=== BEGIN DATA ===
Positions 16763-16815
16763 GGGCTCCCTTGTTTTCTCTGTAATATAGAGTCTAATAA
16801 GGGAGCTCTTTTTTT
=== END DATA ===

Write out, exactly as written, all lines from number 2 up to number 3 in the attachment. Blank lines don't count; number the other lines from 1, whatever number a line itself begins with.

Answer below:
16763 GGGCTCCCTTGTTTTCTCTGTAATATAGAGTCTAATAA
16801 GGGAGCTCTTTTTTT